NEWS…Giving a weather presentation for an instructor refresher course in Guelph on the 26th for Aviation Solutions.
Another AC new hire weather course on the 21st.
New article on advection fog in Canadian Aviator.
This month’s enRoute: Leading the Way. About the VDGS (Visual Docking Guidance System)
Getting a tour of CBC’s weather Centre
Working the green screen is tougher than it looks.
Fellow AC pilot/meteorologist Nick C. gave me a tour of his part time gig. Luckily, I live next door.
The new improved second edition is here! Canadian Aviation Weather sells for $74.95. I will waive the shipping costs until further notice. (Of course, this price includes a signed copy if you would like).
If you belong to a flying club, flight school or college don't settle with second best. Tell your instructors there is much better material available. Learning weather from antiquated publications and so called experts isn't worth it, nor is it weather wise.
And just because the title states Canadian Aviation Weather doesn't mean it lacks discussion on international weather. Learn how to read METARS abroad (yes, they are different) and about weather in other parts of the Northern Hemisphere.
Just click on "Purchase a Copy." (I will sign it if you prefer at the same outstanding price). Now you can purchase the "book of all books on aviation meteorology" through PayPal. There is no excuse.
If you are a flight school/flying club/college/university organization or member of an aviation cult have I got a deal for you! Email and we can chat: email@example.com As well, there are a lot of GREAT aviation bookstores that carry Canadian Aviation Weather. Click on the Sellers/News tab.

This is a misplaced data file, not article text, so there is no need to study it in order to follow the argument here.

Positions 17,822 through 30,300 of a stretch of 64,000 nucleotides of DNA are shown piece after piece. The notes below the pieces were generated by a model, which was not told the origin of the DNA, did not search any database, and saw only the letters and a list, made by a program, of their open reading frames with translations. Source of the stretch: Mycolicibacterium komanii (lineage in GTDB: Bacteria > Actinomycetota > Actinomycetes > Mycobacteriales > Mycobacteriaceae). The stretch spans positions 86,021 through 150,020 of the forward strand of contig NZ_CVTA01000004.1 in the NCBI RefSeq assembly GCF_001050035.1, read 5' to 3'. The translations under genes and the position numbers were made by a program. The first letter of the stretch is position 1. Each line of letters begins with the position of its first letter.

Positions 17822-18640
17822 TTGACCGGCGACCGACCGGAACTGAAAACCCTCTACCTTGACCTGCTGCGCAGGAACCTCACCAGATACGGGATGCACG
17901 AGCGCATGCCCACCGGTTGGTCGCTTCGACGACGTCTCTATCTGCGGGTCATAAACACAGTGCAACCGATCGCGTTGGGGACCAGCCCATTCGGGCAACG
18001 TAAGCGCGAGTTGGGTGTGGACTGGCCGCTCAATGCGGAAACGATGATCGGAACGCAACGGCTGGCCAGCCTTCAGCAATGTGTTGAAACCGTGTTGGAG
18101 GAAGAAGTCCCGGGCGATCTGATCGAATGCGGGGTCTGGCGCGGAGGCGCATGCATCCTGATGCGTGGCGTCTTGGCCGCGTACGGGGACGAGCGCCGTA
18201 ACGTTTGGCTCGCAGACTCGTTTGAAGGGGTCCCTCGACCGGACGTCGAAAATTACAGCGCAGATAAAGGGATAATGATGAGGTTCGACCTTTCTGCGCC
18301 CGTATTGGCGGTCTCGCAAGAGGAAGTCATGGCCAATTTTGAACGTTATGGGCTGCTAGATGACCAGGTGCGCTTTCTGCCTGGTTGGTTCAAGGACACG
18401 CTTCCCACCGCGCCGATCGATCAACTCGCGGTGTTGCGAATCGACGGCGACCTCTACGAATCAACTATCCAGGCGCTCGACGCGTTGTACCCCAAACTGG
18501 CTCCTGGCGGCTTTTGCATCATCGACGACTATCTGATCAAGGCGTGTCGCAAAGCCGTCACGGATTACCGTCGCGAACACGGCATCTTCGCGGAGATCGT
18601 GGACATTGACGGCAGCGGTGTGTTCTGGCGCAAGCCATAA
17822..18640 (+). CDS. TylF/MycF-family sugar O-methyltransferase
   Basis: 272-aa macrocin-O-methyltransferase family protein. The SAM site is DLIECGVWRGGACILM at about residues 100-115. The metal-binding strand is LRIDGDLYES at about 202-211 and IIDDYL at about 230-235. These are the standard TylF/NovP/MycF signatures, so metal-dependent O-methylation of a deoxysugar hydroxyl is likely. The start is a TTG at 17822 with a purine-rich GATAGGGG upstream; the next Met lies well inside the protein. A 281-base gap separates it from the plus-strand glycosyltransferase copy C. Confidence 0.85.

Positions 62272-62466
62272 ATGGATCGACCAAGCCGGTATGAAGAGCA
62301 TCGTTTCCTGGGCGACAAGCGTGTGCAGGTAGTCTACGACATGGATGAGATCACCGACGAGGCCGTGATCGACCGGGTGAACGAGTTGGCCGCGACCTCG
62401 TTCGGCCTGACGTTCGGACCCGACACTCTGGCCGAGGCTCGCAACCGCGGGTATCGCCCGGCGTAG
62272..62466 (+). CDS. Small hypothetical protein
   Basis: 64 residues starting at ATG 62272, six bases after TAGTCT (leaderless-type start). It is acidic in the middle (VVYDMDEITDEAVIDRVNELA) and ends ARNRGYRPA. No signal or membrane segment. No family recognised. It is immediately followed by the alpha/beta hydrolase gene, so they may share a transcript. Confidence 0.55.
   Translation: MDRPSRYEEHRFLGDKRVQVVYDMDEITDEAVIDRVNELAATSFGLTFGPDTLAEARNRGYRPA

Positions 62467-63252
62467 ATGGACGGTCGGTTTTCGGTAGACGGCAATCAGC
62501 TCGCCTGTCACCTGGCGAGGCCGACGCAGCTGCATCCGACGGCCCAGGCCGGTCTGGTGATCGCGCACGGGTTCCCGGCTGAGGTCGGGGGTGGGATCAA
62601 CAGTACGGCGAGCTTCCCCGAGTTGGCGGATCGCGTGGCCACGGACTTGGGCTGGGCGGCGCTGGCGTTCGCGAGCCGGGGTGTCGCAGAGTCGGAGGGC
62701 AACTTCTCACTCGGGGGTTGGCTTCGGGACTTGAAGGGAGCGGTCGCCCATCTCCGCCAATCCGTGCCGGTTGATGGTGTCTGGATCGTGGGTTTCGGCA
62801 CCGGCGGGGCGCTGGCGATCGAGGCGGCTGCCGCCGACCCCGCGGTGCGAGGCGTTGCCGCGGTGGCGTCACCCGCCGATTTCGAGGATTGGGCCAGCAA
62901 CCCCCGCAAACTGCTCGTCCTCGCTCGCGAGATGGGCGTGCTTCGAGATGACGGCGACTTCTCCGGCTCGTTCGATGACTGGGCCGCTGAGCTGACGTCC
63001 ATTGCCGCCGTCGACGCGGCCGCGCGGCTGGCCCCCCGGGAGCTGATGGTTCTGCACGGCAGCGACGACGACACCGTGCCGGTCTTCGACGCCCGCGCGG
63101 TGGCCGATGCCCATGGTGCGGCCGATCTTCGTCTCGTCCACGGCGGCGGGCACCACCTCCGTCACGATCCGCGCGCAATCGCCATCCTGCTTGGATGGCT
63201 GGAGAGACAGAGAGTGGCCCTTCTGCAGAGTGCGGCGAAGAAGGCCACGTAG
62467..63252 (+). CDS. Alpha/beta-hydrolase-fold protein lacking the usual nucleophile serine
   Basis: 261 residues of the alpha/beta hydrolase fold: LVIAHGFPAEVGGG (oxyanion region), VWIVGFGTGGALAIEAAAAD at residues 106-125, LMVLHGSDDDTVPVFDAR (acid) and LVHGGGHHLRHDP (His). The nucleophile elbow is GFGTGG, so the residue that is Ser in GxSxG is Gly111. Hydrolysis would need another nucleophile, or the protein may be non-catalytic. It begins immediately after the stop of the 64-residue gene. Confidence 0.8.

Some recent feedback. (Gotta keep this anon, but it is from a heavy hitter) The integration of pilot decision making with meteorology is a particularly strong attribute. Several other books deal with meteorology, primarily from a navigation planning perspective, and find it a challenge to reach an appropriate balance between theory and operational practice. In your case, you have expertise in both what a pilot might do with the information /theory and the realities of the abilities /limitations of meteorologists and the associated distribution methods in meeting pilot requirements from both a safety and efficiency perspective.
Even more feedback...think "Tango Charlie..."
In terms of Canadian aviation weather the number of books is rather limited. There is the AIM MET section and the MET chapter in From the Ground Up that are explicitly Canadian. The AIM is intended as a flight planning handbook and FTGU is really based upon what a PPL exam would expect. The Air Command Weather Manual is widely referenced and is Canadian but lacks content related to operational information. Weather Ways is Canada and a good light read but I’m not even sure if it is published anymore. I cannot think of anywhere, other than your book, that synthesizes the meteorological theory, aviation applications and practical operational information in one place (and through your anecdotes, makes it relevant to the reader).
加拿大航空天氣書(Canadian Aviation Weather) 絶對很棒！內容豐富詳細，是在加拿大做飛機師必定要有的一本書。